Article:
Water, water everywhere….. but exactly how much should we be drinking?
60% of the human body is water. Stored inside your cells, organs and tissues, it helps regulate your temperature and keep bodily functions ticking over. Water is lost through breathing, sweating and digestion, which is why it’s important to replenish your supply regularly. Ditching sugary beverages for some good old water is an excellent way to improve your health, after all sugary drinks are linked to excess weight gain, poor glycaemic control and gout, and ensuring adequate fluid intake can help with constipation. But do you really need to be drinking 3L plus of water a day? Does drinking lots of water help “flush fat” from your body, as I’ve read on some Facebook pages? Does more water help you detox? Below I’ll share with you why water is so important and how much you really need to drink.
What do we use water for?
It’s a part of every single cell within our body. Water is used in many processes within our bodies, including the breakdown of the macronutrients carbohydrate, protein and fat. Water plays a role in regulation of temperature. What happens when you get hot? You sweat! Sweat is made mainly of water, as well as some electrolytes. Sweat helps cool the body when it evaporates from the skin. Water also plays a vitally important role in transportation within the body. This includes getting nutrients into our cells as well as removing waste products from cells. Our blood contains water and adequate water is necessary for optimal blood circulation. When you’re dehydrated, there is less water in your blood, making it thicker. Your heart has to pump harder to get the blood around your body to carry oxygen and nutrients to your cell. That’s why you can feel tired when you are dehydrated.
Hydration is essential for every single organ and system within the body, from the brain, to digestive system to the reproductive system. That’s why severe dehydration leads to death. While that’s the serious end of the scale, mild dehydration does affect your wellbeing. Research shows that mild dehydration can affect your concentration, alertness, short term memory and increase feelings of fatigue. It also affects sports performance.
But how much is enough??
The National Health Service (NHS) advises that we should be drinking around 1-2 litres of water. That’s roughly six to eight glasses a day. In hotter climates, the body will usually need more than this. Higher water intake doesn’t have any additional health benefits. It won’t help you ‘flush fat’, it won’t help you detox (your body does a great job of that already) all it will do is give you more frequent trips to the loo and increase your toilet paper bill! Thirst is only a roughly accurate indicator for hydration status and a late sign of dehydration. When you feel thirsty, you are likely already slightly dehydrated.
A simple way to tell if you are hydrated is to look at your wee. It should be a pale yellow colour. If it’s dark yellow, you could do with some more water. Be aware that vitamin supplements can influence the colour of your urine – so if you are taking these, this chart will not be as useful. Tea, coffee, herbal teas do count towards your fluid intake. While caffeine is a mild diuretic (meaning it makes you urinate), you don’t actually lose more water than you consume. Overdoing the caffeine isn’t a good idea though as it can affect your sleep and leave you anxious and irritable. Stick to a couple of cups of coffee a day.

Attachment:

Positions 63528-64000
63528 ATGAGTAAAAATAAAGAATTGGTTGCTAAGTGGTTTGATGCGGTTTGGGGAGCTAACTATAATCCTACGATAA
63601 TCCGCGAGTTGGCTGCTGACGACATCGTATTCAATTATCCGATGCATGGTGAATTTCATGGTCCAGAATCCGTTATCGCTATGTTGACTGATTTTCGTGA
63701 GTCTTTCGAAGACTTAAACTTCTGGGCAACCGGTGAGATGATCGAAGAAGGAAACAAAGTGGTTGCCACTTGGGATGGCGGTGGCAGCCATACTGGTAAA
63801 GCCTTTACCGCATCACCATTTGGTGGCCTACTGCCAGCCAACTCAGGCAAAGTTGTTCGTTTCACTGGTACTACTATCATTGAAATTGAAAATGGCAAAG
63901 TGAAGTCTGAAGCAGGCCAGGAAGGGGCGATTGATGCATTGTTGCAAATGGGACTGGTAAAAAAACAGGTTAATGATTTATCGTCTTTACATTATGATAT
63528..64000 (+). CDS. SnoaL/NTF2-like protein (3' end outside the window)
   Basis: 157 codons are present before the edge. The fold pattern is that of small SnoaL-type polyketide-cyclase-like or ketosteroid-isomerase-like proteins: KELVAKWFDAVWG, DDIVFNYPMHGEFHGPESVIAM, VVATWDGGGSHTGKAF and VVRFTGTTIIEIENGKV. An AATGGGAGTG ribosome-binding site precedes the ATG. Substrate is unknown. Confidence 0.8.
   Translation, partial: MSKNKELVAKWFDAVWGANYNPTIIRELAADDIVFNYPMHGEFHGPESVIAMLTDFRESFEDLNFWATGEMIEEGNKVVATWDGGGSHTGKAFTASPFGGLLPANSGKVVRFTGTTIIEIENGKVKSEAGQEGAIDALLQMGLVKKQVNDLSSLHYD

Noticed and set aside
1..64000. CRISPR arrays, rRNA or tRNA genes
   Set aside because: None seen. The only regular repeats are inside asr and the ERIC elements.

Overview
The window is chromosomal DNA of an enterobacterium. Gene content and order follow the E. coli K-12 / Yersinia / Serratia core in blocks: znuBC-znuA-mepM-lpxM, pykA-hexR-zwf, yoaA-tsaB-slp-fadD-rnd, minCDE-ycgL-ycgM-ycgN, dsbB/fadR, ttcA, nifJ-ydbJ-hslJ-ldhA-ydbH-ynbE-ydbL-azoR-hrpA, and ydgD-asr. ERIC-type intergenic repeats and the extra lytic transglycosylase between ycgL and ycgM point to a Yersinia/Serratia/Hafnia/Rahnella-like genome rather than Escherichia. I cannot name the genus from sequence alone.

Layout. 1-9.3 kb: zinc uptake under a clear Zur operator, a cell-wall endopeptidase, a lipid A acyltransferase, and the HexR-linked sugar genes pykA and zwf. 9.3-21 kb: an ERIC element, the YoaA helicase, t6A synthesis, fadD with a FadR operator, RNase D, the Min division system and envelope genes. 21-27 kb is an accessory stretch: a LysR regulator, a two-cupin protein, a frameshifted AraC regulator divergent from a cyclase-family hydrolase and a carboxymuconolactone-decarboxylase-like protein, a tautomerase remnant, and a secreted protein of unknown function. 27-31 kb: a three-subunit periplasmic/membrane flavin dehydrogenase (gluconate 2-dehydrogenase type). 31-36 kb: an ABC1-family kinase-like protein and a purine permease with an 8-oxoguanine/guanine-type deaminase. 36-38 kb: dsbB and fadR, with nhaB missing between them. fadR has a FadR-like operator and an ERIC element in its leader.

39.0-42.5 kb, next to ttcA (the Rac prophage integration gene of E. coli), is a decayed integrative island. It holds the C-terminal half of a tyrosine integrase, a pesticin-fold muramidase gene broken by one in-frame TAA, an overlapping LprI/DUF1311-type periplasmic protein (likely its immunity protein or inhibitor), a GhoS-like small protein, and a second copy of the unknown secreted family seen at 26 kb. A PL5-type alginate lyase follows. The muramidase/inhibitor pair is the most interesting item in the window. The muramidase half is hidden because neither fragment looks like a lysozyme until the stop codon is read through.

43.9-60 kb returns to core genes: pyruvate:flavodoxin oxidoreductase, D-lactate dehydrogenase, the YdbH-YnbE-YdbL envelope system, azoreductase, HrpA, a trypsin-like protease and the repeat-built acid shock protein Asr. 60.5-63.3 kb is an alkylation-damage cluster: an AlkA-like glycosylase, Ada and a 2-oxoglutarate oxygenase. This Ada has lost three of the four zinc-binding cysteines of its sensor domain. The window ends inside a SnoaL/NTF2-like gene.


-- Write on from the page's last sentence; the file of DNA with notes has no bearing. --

What happens if I don’t drink enough water?
If you don’t drink enough water, your body will become dehydrated. It occurs when your body is losing more water than it’s gaining. The severity of the dehydration is dictated by the amount of water lost and not replaced. For those who are doing lots of high intensity, or long distance exercise, and sweating a lot, you may need to pay more attention to your fluid needs for optimal sports performance and recovery.
Symptoms of dehydration include headaches, tiredness, dry mouth, lips and eyes and small amounts of urine passing infrequently. These are signs of your body trying to conserve water. Drinking water should reverse the effects.
Water can also play a role in weight loss
Water is involved in many metabolic processes in your body and being dehydrated has the potential to slow your metabolism down which can hamper weight loss.
There’s also a theory that having a glass of water before a meal can make you feel satisfied faster, meaning you eat less calories. A 2010 study by the Department of Human Nutrition, Foods and Exercise in Virginia confirmed this connection, showing that water consumption acutely reduces meal energy intake among middle-aged and older adults.
And one more thing – poo. If you don’t have enough water in your body already, (the large intestine soaks up water from your food waste) making poo is hard, literally, your poo becomes hard and difficult to pass. Increasing fluid can relieve constipation. When we exercise we lose a lot of water through sweat. Ensuring you’re hydrated before intense activity can help you perform at your absolute best.
So while water doesn’t help flush fat, or detox your body, it is a vital component of keeping our bodies functioning optimally. In general, 8 glasses of water should be sufficient, but you’ll probably need more on hot days and when you are exercising.
One last thing, the 8 glass rule is based on American size drinking lasses which tend to be bigger than ours so aim for a couple more. Use the colour of your urine as a guide to keep yourself well hydrated and use an app such as My Water Balance if you think you need help to drink more fluids.